Splitting - This typically can be "caught" when we verbally or mentally use words like "always", "never", or "every". Splitting is what we do with the vibrant world around us when we turn it into a black and white dichotomy. Ie. "He never arrives to his match on time." or "I always have the black pieces when it matters most." and even "Everyone on the Parsippany Russian team is a cheat."
To think and speak more accurately is the goal. Notice if you think that someone who might often arrive late is occasionally on time or even early. Perhaps notice if really only 1 out of 4 members on the Parsippany Russian team cheated, but you are ready to condemn everyone, including the arbiters and USCF. Emotional arguments and prejudice often lead to this type of cognitive distortion. Ie. "You always move your bishops out before the knights.", "Every time I see you castle queen-side.", "You never under-promote your pawn when you play me!" :) etc. Unfortunately, even if you are 99% accurate with such statements, you aren't technically correct or quite speaking the truth, and you know it. Although, if you are simply catching other people with this type of minutia, I'll have to write a chess article on the willful harm of being pedantic and the toll it takes on the human condition.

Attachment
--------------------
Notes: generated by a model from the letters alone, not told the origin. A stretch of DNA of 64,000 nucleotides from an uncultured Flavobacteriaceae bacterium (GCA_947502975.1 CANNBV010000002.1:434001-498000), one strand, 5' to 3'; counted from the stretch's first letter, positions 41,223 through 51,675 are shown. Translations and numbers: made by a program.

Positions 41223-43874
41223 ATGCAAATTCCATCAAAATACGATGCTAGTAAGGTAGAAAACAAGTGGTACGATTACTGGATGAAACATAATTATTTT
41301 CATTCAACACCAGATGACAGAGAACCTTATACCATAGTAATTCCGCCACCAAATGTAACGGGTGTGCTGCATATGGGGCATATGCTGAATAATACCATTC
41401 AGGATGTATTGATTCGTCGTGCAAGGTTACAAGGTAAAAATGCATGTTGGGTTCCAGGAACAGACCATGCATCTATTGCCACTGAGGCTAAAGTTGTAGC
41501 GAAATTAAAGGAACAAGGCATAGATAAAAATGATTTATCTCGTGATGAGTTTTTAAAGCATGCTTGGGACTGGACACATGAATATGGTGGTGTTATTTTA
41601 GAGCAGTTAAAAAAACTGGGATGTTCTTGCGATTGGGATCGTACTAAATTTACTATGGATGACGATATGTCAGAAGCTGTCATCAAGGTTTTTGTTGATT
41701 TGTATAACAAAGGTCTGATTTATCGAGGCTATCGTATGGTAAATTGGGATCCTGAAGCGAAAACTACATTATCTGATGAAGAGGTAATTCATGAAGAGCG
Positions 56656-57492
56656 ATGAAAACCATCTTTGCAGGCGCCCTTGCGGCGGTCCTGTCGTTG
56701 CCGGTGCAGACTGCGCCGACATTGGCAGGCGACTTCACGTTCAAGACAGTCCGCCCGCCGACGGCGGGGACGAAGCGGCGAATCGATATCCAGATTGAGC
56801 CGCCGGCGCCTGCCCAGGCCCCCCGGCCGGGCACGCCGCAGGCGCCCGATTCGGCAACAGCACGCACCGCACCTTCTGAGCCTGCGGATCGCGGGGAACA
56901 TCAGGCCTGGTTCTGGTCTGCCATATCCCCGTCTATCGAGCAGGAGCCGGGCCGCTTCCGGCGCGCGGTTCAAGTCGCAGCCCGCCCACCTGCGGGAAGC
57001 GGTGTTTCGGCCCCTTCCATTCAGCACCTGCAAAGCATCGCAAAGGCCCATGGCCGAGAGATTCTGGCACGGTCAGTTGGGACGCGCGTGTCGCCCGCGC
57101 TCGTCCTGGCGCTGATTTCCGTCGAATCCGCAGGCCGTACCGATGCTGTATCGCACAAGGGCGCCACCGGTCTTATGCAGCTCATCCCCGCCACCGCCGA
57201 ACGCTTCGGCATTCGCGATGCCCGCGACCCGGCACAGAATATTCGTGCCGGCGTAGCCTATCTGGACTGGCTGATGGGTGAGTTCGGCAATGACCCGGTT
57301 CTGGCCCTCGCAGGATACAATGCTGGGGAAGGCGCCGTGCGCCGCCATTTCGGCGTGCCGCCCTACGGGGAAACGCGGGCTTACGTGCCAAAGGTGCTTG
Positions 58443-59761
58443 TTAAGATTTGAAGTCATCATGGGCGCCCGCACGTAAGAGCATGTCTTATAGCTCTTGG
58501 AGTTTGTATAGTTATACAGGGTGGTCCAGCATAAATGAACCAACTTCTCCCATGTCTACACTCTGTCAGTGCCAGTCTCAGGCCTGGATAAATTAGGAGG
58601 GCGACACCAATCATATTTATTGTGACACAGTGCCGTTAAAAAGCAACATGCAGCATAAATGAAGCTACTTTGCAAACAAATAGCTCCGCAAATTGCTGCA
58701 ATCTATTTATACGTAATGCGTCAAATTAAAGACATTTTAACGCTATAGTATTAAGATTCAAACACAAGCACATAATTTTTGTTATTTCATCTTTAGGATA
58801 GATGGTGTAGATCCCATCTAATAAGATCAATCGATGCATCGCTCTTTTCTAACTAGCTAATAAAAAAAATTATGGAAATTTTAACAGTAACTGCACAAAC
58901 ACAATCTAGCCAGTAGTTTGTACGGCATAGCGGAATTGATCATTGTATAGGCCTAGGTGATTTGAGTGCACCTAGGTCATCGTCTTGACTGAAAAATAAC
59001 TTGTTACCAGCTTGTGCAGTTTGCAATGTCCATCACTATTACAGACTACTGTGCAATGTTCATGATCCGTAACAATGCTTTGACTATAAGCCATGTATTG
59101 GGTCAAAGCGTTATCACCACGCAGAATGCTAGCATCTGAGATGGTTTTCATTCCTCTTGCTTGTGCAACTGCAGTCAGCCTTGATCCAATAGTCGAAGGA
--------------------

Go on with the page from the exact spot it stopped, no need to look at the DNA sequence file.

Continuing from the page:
Overgeneralization - Like it sounds, this is when we take a very small, singular data point and embed it with a grand conclusion. Ie. "I tried the Scandinavian defense and got butchered. It's junk." Or, "He seems like a nice enough person, but didn't shake my hand before the game started. I must be the only player he doesn't like, much less respect." Try to notice this type of thought while driving, and you conclude something about another driver from just one moment of their poor road performance.